On paper, this looked like the less appetising of the two FA Cup semi-finals. On paper, Watford looked like underdogs against a Wolves side who were in the ascendancy and possess star quality.
But on Sunday at Wembley, Watford – and particularly Gerard Deulofeu – ripped up the script and dragged the Hornets from two goals down to win 3-2 and reach a first FA Cup final for 35 years.
Itinerant former Barcelona wonderkind Deulofeu looks destined to be remembered for only sporadic moments of brilliance, but his two goals here – the first an improbable curling chip into the far corner of John Ruddy’s goal; the second, an extra-time winner – have assured him a rightful place in Watford folklore.
Captain Troy Deeney – only happier than when his back is to the wall when central defenders are bouncing off it – inevitably had a hand in the fightback, winning and then burying an injury-time penalty.
Wolves might have been the team Manchester City feared joining them in the final, but this extraordinarily gutsy showing from Javi Gracia’s men will give the favourites something to ponder before 18 May.
Everton turning a corner?
Previous victories over Chelsea and West Ham were largely attributed to the failings of their opponents but, after a third statement win in as many games, Everton deserve some credit.
Sunday’s 1-0 win over Arsenal was the latest sign that Marco Silva may have turned a corner in what has been a turbulent first season at the helm of the Toffees.
While Phil Jagielka’s early goal was all that separated the sides, Everton were deserving winners and, but for some wayward finishing, ought to have beaten the visitors by a more flattering margin.
Having faced an uncertain future at the turn of the year, Silva could yet pip Wolves and Leicester to a likely Europa League place and now looks a safe bet to stay in charge for next season.
Emery yet to cure travel sickness
Unai Emery has got a lot right since succeeding Arsene Wenger at Arsenal and, having had to weather a mid-season wobble, looked to have hit on a formula to get the most out of his squad in recent weeks.
Arsenal’s wretched away form persists, however. Six of their seven league losses have come away from Emirates Stadium, while they have also been beaten in Europe at BATE Borisov and Rennes.
Defeat at Goodison Park on Sunday saw the Gunners miss the chance to go third and improve their hopes of a return to the Champions League.
They remain in the top four, but only by dint of their superior goal difference to Chelsea, who can overtake them when they host West Ham on Monday, while the frustrating trip to Merseyside was far from ideal preparation for a testing Europa League date with Napoli on Thursday.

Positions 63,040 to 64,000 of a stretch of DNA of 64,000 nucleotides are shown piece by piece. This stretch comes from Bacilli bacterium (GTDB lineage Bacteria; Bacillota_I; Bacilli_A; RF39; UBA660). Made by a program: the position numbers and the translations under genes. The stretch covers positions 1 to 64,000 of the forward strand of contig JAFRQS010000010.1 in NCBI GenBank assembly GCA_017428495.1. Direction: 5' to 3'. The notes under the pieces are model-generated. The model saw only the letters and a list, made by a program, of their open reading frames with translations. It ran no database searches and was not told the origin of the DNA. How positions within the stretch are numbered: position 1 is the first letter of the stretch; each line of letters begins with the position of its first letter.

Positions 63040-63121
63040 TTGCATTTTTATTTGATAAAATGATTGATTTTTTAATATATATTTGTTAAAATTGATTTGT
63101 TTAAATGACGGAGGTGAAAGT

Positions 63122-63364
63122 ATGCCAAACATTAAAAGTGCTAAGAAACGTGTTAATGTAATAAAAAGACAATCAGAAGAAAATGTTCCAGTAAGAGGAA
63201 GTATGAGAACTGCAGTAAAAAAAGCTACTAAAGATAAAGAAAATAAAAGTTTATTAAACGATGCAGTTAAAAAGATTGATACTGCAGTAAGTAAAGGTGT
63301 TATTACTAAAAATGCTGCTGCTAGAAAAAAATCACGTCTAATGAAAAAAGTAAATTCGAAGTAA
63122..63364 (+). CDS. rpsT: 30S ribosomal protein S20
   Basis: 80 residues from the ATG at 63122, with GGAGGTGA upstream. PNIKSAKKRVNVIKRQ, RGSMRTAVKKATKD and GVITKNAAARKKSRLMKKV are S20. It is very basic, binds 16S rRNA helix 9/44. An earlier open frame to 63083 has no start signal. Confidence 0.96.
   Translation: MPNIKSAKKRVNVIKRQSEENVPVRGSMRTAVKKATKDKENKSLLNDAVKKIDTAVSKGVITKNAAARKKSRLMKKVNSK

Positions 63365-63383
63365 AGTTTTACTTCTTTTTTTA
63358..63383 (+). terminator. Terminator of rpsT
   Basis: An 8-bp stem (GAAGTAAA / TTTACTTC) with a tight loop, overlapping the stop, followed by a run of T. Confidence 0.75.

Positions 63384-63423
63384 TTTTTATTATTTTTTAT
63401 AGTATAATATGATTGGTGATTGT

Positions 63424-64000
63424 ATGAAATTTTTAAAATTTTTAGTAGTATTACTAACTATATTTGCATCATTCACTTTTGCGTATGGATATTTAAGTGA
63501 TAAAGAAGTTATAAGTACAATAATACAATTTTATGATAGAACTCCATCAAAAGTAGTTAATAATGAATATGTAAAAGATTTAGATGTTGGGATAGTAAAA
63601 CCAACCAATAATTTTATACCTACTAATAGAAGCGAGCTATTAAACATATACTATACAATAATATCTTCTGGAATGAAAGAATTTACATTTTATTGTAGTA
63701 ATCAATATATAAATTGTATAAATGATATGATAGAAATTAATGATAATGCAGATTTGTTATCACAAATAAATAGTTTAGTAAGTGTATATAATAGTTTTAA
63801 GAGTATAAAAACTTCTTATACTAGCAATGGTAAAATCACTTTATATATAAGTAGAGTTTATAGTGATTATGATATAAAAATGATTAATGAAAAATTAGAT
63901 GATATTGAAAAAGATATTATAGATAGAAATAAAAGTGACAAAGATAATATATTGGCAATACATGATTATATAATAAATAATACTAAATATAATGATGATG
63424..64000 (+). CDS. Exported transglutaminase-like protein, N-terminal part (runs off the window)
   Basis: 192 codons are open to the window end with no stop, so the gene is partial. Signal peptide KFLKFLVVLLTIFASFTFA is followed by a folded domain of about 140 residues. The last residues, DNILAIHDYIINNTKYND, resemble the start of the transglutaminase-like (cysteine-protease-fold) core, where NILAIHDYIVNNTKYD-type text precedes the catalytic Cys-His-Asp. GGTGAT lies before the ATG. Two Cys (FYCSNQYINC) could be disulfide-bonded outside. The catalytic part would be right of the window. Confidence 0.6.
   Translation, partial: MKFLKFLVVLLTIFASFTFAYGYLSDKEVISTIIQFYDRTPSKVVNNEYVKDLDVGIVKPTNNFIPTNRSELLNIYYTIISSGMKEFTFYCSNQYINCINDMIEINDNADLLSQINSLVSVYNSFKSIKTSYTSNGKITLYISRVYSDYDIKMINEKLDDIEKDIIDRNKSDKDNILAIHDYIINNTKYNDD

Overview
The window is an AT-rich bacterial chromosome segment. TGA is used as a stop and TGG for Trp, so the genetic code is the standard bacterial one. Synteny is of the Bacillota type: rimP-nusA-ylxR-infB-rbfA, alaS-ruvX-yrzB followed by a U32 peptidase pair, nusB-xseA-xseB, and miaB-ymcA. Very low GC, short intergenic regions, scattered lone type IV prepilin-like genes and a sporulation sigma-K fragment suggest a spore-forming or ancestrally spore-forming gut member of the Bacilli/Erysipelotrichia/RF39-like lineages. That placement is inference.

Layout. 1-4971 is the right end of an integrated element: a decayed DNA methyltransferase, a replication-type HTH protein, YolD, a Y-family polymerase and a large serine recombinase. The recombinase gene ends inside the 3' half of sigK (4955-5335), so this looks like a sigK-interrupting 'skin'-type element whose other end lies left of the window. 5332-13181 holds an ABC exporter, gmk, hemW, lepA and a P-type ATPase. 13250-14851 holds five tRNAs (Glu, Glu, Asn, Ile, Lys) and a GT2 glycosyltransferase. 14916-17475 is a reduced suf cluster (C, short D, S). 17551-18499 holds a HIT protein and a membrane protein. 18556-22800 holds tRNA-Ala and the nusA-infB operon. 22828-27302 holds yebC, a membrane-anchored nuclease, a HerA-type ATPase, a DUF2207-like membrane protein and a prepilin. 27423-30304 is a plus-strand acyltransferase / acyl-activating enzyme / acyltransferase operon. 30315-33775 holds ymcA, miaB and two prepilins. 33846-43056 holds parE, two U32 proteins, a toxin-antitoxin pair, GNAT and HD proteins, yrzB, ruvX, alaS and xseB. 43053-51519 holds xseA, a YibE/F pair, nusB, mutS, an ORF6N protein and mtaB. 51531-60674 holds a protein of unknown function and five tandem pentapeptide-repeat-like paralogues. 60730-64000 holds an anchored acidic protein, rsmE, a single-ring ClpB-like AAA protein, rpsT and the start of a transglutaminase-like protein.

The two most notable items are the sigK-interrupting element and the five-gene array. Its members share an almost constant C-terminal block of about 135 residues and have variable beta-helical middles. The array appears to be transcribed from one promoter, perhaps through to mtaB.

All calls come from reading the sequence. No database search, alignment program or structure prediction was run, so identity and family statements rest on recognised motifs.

Liverpool bust gut while Man City cruise
There could hardly be more of a contrast in the manner in which title rivals Liverpool and Manchester City are navigating the decisive last few weeks of their seasons.
Liverpool re-established a two-point gap at the top of the Premier League with a 3-1 victory at Southampton on Friday, although once again it was a fraught affair.
For the third time in as many games, Jurgen Klopp’s men needed goals in the last 10 minutes to secure the three points – reinforcing the impression of a team busting a gut.
City, meanwhile, cruised to a 1-0 win over Brighton in Saturday’s FA Cup semi-final, keeping alive their hopes of an unprecedented quadruple trophy haul with the same calm assurance evident in their last two league games, 2-0 wins over Cardiff and Fulham.
The Champions League, which returns this week, could yet have bearing on which of the top two buckles under the strain first, but at this stage Pep Guardiola’s outfit look by far the more at ease.
Foxes have tails up
It may only have been against Huddersfield, whose Premier League fate has long been sealed, but there was much to excite Leicester fans in the way their team dismantled the relegated Terriers 4-1 on Saturday.
The win continued the honeymoon period for Brendan Rodgers, whose positivity appears to have lifted the gloom of the Claude Puel era by liberating the Foxes’ array of attacking talent.
Under Rodgers they have now won four top-flight games in succession for the first time since December 2017. In that spell, Jamie Vardy has emphatically rediscovered his scoring touch, hitting five goals.
Dreams of repeating their title triumph may be fanciful, but the Leicester faithful have good reason to look forward to next season under the former Celtic manager.